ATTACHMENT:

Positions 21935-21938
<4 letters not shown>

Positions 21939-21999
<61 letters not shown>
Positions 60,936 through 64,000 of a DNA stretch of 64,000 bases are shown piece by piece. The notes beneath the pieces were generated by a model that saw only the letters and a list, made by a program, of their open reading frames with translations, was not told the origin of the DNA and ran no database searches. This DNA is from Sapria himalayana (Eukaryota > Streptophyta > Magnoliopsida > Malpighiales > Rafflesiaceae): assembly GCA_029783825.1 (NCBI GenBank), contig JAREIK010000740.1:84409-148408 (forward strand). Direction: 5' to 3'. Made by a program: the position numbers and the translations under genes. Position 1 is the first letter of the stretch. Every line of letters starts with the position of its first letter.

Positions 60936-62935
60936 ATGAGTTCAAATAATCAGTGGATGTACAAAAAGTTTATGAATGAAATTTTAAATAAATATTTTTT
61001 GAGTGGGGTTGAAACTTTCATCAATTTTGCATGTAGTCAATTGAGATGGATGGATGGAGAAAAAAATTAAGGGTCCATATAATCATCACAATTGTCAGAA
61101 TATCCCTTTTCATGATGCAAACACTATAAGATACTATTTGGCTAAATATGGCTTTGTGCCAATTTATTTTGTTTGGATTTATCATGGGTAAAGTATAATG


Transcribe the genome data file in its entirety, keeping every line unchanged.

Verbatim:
Positions 21935-21938
<4 letters not shown>

Positions 21939-21999
<61 letters not shown>
Positions 60,936 through 64,000 of a DNA stretch of 64,000 bases are shown piece by piece. The notes beneath the pieces were generated by a model that saw only the letters and a list, made by a program, of their open reading frames with translations, was not told the origin of the DNA and ran no database searches. This DNA is from Sapria himalayana (Eukaryota > Streptophyta > Magnoliopsida > Malpighiales > Rafflesiaceae): assembly GCA_029783825.1 (NCBI GenBank), contig JAREIK010000740.1:84409-148408 (forward strand). Direction: 5' to 3'. Made by a program: the position numbers and the translations under genes. Position 1 is the first letter of the stretch. Every line of letters starts with the position of its first letter.

Positions 60936-62935
60936 ATGAGTTCAAATAATCAGTGGATGTACAAAAAGTTTATGAATGAAATTTTAAATAAATATTTTTT
61001 GAGTGGGGTTGAAACTTTCATCAATTTTGCATGTAGTCAATTGAGATGGATGGATGGAGAAAAAAATTAAGGGTCCATATAATCATCACAATTGTCAGAA
61101 TATCCCTTTTCATGATGCAAACACTATAAGATACTATTTGGCTAAATATGGCTTTGTGCCAATTTATTTTGTTTGGATTTATCATGGGTAAAGTATAATG